Mozilla Firefox – Reset Your Profile, Recharge Your Browser

One of the best features in Firefox is one of its least-known. Many, many people complain of Firefox feeling slow and bloated over time, and in a number of cases, they’re not wrong. They just don’t know that surfing the web can be analogous to playing Katamari Damacy, where simply browsing can accumulate cruft until you have this big ball of metadata that slows you down.

If you find your Firefox experience is sub-par and a little more pokey than you’d like, you should try resetting your profile before moving over to another product. You should know that your preferences, extensions, and themes will be reset/removed, but since you’re planning on installing Chrome or another browser, I’m willing to bet that’s ok (and you should back your profile up before you do this, just in case). Your browsing history, bookmarks, and form info will be saved, and that’s the important thing.

To reset your profile, open up Help->Troubleshooting Information from the Help menu, and click the reset button. This simple procedure will cure most things that ail you performance-wise with Firefox. You should also read our support article on Resetting Your Firefox Profile, which will give you the the full scoop on what happens when you click.

There, doesn’t that feel better?

hero

teacher by ibekev
teacher, a photo by ibekev on Flickr.

I spent the last two weekends in a classroom. nine hours each day, learning about things I’m interested in.

it’s been a hard year so far. I’m averaging about 65 hours a week at work, and I’m not even screwing around. it’s busy, and I’m exhausted, and I could use a break in a huge way.

instead of catching up on a little sleep, I get up on Saturday and Sunday at 5am to do my homework. I get to class at 8am. I listen. I learn. I participate. I’m still tired.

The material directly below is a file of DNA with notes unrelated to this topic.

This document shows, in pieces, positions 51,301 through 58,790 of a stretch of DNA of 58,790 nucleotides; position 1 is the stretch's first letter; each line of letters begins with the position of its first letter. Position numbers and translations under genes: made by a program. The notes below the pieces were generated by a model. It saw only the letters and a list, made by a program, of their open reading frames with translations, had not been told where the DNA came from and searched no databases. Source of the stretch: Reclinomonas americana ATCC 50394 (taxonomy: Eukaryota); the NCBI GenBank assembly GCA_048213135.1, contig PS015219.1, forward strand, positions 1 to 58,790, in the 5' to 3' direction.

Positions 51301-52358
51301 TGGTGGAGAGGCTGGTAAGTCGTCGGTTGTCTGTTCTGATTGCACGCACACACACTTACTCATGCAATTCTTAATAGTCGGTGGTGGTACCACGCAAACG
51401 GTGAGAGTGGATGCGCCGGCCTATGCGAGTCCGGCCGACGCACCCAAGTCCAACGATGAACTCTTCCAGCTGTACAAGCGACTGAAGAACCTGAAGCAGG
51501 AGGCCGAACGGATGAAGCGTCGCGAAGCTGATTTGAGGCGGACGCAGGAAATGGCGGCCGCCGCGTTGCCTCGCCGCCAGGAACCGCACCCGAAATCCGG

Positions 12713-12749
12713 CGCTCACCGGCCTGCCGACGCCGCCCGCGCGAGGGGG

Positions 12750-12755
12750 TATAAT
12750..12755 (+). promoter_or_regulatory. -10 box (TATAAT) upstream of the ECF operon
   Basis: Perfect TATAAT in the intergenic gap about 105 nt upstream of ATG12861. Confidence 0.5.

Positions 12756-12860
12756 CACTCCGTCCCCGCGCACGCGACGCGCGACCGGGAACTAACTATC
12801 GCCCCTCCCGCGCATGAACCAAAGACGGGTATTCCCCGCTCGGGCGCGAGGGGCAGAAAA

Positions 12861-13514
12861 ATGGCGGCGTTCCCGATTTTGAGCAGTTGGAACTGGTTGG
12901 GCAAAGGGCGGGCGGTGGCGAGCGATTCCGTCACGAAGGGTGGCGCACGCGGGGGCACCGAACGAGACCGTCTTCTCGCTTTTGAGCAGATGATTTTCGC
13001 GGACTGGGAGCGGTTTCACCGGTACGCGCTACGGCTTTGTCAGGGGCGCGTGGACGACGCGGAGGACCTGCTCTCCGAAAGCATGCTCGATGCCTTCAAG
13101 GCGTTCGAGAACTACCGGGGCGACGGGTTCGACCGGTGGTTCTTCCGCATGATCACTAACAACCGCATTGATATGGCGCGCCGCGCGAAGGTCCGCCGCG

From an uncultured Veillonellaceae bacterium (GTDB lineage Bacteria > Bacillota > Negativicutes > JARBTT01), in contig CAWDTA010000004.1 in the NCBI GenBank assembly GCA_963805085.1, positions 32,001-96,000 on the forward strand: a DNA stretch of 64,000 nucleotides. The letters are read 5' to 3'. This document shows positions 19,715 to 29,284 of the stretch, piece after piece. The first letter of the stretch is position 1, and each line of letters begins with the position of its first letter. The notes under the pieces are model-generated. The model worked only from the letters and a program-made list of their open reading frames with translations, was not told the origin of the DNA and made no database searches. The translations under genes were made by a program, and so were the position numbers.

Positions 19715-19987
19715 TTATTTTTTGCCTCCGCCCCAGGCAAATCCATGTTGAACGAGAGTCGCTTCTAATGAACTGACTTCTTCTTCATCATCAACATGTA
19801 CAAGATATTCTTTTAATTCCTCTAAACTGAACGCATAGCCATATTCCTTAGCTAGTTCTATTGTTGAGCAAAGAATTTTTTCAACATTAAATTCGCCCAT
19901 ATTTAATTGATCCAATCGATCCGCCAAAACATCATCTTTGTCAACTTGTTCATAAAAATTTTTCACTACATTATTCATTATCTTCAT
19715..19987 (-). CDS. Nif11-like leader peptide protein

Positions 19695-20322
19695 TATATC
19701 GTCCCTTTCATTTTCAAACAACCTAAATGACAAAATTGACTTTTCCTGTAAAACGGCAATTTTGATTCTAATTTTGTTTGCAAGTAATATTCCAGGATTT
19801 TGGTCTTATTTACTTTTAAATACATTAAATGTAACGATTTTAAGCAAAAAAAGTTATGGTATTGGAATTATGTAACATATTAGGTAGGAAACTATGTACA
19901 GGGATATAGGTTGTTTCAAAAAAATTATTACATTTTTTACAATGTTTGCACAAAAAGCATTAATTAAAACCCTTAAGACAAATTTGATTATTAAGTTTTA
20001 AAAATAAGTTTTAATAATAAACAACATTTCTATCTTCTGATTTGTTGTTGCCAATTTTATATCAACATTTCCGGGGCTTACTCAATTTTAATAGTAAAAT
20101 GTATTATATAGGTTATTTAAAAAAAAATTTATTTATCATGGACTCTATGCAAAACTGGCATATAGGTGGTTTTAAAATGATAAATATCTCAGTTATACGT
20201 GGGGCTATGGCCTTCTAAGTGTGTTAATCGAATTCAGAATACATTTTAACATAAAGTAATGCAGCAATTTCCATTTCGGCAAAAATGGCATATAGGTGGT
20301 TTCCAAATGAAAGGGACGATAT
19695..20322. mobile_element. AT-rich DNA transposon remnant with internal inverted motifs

I’m also happy, because learning is what drives me.

my dad is a teacher. always has been, always will be. one of the most important lessons he’s passed on to me is that I should never, ever stop learning, because we can always, always better ourselves and pass that on to others to make things better for them.

he practices what he preaches. I can only hope I can do half of what he’s done to help people in the life I have left.

thanks, dad. you may not know of all the gifts you’ve given me, but this is one of them, and I cherish it.

Firefox OS Update Mechanics

I’ve changed roles at Mozilla, and have been working a lot less with external groups we work with on Firefox and more with partners interested in Firefox OS. A lot of what I’m focusing on is around explaining how Firefox OS works, what makes it different from other mobile operating systems and ecosystems, and what’s required to bring a Firefox OS device to a given market. I’m not the only one (by far) doing this, but I do find myself assembling a lot of docs to help our potential partners understand things.

I’m going to start posting about what I’ve been working on both here and to the Mozilla wiki, and I’ll start with the update mechanics behind Firefox OS. Note that it’s by no means definitive, and particulars may change for a given deployment scenario. The docs I am creating are intended to lay out the concepts behind things (at a 5,000 foot view), so that people can understand what’s going on and what questions they need to ask from a product marketing, development, and operations point of view.

All of these docs are a work in progress, and will continue to be refined. I do vet them with people who know a lot more about the particulars than I do, but feedback’s always welcome from everywhere. In any event, if you’re interested, I’ll be adding this and others over the next few weeks to the Firefox OS/b2g info troves.

Continue reading

Deadsquid Update

No one will really care about this but me, but that’s ok, I need to get in the habit of using this thing again.

The dedicated server that’s continued on something like 14 years of hosting for friends and family is entering it’s final days. I’ve been moving sites over, and am hoping coop is paying attention to his email. I ended up going with a Canadian firm for a VPS provider, and the experience so far has been pretty painless.

The biggest issue I’ve run into was slow MySQL response time, and I spent most of yesterday reading up on tuning and tweaking my.cnf. I wish I had read all this stuff about 5 years ago, as a lot of lights were turned on with regards to perf on cthulhu; I could have saved myself a lot of pain by changing about 10 lines. Thankfully I’m never too old to learn.